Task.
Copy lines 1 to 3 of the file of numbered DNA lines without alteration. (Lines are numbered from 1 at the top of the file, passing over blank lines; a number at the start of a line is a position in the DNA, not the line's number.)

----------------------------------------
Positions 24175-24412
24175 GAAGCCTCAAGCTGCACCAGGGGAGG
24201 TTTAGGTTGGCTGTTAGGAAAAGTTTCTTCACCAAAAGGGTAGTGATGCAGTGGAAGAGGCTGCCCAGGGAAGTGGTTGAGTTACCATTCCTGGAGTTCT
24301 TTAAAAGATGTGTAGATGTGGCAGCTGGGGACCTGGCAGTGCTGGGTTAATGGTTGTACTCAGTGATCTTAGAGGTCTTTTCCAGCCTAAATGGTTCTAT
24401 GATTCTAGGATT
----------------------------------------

Positions 24175-24412
24175 GAAGCCTCAAGCTGCACCAGGGGAGG
24201 TTTAGGTTGGCTGTTAGGAAAAGTTTCTTCACCAAAAGGGTAGTGATGCAGTGGAAGAGGCTGCCCAGGGAAGTGGTTGAGTTACCATTCCTGGAGTTCT